Georgia sues Biden administration for denying Medicaid


Georgia sued the Biden administration on Friday over its decision to rescind approval of the state’s work requirement to expand Medicaid to more low-income Georgians.

The lawsuit, filed in federal court in Brunswick, Georgia, called last month’s decision by the Centers for Medicare and Medicaid Services an “unprecedented bait and turn” that was illegal and arbitrary. It sought a court order to restore the original plan and work requirements.

“In short, a Biden administration is hindering our ability to implement innovative health care solutions for more than 50,000 hardworking Georgia families, rather than relying on a one-size-fits-all broken system,” said Georgia Gov. Brian Brian, Republican Brian Kemp said in a statement. A press release announcing the lawsuit.

He accused the administration of the Democratic president of playing politics.

CMS said it would not comment on the lawsuit.

The job request was approved by then-President Donald Trump’s administration, but CMS announced last month that it was withdrawing approval of the program and a related Georgia proposal to give some Medicaid recipients every Monthly medical insurance premiums.

“This case is about whether the federal government must keep its promises,” the lawsuit said.

CMS Administrator Chiquita Brooks-LaSure said in a letter to the state that during the pandemic, people may not be able to meet work requirements, and access to health insurance for low-income Georgians is critical. The Kemp government said at the time that it planned to challenge the decision in court.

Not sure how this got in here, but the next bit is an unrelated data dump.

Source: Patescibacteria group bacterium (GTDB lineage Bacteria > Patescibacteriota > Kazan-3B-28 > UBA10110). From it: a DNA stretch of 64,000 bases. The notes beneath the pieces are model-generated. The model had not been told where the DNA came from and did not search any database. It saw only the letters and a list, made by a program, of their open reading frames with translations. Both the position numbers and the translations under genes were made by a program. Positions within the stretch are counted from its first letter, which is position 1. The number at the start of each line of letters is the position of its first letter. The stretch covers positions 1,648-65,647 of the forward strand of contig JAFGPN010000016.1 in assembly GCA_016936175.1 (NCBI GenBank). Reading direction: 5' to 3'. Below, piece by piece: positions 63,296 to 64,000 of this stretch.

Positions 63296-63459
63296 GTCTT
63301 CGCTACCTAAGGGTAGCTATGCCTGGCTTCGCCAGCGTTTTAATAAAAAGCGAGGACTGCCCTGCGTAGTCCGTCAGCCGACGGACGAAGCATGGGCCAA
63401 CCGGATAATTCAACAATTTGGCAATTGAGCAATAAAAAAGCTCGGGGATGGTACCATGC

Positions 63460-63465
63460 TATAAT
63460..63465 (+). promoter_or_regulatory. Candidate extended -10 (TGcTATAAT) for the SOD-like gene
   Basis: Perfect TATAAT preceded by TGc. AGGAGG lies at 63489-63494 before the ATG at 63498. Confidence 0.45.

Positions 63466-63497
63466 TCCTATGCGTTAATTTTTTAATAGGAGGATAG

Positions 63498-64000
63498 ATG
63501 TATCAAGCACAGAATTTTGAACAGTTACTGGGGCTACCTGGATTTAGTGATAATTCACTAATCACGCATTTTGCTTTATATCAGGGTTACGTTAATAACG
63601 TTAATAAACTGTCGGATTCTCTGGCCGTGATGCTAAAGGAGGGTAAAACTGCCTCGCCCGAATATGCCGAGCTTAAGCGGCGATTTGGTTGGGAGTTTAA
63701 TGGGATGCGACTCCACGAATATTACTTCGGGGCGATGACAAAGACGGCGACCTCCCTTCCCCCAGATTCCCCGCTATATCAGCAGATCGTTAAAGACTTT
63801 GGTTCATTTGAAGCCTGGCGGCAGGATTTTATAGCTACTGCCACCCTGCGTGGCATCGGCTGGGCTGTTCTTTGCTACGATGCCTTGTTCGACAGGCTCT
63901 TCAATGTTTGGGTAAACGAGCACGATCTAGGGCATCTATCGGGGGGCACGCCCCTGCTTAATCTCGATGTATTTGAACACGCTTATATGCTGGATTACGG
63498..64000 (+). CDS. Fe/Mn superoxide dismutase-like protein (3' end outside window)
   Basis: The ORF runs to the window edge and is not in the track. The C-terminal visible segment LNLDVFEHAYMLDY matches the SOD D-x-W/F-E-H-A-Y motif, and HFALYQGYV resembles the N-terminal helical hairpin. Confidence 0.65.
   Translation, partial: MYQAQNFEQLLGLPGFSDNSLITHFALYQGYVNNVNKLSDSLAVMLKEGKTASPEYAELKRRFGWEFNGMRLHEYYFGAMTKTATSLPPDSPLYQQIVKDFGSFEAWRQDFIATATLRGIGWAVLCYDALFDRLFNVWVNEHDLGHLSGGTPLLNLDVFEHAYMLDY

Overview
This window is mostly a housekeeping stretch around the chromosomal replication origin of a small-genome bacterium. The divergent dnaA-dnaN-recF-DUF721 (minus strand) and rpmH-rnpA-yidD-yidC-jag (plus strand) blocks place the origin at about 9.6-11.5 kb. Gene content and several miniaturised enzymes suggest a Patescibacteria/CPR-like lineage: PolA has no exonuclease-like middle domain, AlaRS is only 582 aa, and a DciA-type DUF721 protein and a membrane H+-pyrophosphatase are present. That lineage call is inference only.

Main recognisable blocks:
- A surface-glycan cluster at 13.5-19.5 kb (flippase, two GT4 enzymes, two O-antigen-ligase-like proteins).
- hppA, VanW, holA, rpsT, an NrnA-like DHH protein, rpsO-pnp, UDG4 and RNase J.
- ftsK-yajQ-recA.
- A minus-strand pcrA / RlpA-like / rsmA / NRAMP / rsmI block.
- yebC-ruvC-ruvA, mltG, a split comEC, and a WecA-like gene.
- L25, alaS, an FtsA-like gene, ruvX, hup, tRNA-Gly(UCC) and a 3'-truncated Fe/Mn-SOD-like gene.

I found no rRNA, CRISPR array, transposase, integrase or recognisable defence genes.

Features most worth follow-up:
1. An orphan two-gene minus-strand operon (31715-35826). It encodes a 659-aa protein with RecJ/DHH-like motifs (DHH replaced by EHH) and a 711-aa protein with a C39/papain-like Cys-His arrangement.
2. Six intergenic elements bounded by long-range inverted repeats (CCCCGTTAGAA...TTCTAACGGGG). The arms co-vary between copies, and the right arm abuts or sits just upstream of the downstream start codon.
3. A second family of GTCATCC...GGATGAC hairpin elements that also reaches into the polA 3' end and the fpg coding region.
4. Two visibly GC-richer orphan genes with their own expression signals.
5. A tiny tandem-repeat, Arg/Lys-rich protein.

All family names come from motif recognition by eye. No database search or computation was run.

Republicans are pitching Georgia’s plan as an economically responsible alternative to fully expanding Medicaid services under the Affordable Care Act, which 38 states have already done. The program seeks to enroll approximately 50,000 poor and uninsured Georgia residents on Medicaid for the first two years. But to be eligible, new Medicaid recipients must participate in a minimum number of qualifying hours through work, job training, education, volunteering or other similar activities.

Democrats in Georgia say a full expansion would cover hundreds of thousands of people at a much lower cost. That’s because the ACA, a health care law signed by President Barack Obama, allows states to choose to expand Medicaid to low-income adults who make up 138 percent of the federal poverty line, with the federal government covering 90 percent of the cost. More than 10 million people in the United States were reported this way.

Camp has said a full expansion would cost the state too much money in the long run.

The Biden administration is separately reviewing Georgia’s plan to overhaul residents’ health insurance plans under the Affordable Care Act. The plan — under which Georgia residents would bypass healthcare.gov and buy federally subsidized health insurance through a private agent — was also approved by the Trump administration.



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